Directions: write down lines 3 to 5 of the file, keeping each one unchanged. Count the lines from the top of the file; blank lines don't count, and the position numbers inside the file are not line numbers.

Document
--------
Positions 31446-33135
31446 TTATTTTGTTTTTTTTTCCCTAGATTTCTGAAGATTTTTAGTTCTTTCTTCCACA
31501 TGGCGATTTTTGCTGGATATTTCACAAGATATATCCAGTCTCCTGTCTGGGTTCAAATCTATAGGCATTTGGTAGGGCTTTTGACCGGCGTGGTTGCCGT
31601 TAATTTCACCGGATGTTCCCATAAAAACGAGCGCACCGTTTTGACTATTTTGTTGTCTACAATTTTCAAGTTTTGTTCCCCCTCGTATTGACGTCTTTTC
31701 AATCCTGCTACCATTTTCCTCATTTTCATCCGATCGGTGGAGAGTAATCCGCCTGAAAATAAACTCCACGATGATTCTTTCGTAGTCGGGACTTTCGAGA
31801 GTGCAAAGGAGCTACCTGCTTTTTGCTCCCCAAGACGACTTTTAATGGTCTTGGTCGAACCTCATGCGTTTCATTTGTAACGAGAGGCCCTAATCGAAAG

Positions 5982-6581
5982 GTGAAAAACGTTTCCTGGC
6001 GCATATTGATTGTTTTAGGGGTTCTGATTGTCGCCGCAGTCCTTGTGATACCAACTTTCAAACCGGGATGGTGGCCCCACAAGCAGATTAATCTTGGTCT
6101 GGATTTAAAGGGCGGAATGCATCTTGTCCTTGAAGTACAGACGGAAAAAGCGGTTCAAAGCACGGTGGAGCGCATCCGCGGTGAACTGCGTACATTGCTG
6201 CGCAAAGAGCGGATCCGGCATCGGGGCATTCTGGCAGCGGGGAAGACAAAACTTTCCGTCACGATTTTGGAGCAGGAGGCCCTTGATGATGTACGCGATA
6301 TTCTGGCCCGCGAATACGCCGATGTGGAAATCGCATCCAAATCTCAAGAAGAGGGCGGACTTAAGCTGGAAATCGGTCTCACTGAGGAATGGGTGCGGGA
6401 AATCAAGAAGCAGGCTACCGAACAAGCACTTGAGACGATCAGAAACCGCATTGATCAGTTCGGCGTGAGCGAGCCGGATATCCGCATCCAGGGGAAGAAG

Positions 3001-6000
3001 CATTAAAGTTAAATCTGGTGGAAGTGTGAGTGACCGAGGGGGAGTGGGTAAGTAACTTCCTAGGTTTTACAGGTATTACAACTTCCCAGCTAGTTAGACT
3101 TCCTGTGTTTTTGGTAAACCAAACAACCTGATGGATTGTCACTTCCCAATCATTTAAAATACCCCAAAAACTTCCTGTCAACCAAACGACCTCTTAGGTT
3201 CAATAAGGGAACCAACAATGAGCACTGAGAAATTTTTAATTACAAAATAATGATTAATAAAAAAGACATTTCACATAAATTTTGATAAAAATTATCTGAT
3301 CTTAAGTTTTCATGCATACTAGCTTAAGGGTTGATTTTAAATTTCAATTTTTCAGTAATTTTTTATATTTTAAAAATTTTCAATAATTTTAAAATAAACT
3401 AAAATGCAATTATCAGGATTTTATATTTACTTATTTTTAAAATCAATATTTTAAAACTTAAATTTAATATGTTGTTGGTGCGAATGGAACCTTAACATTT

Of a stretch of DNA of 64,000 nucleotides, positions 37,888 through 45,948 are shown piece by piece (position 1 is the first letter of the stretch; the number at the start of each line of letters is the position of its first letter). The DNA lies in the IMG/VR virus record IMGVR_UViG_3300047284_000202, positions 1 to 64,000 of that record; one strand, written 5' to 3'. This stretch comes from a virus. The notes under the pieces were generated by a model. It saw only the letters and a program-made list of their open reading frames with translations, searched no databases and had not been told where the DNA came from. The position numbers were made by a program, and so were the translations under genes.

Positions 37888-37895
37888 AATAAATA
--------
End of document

31501 TGGCGATTTTTGCTGGATATTTCACAAGATATATCCAGTCTCCTGTCTGGGTTCAAATCTATAGGCATTTGGTAGGGCTTTTGACCGGCGTGGTTGCCGT
31601 TAATTTCACCGGATGTTCCCATAAAAACGAGCGCACCGTTTTGACTATTTTGTTGTCTACAATTTTCAAGTTTTGTTCCCCCTCGTATTGACGTCTTTTC
31701 AATCCTGCTACCATTTTCCTCATTTTCATCCGATCGGTGGAGAGTAATCCGCCTGAAAATAAACTCCACGATGATTCTTTCGTAGTCGGGACTTTCGAGA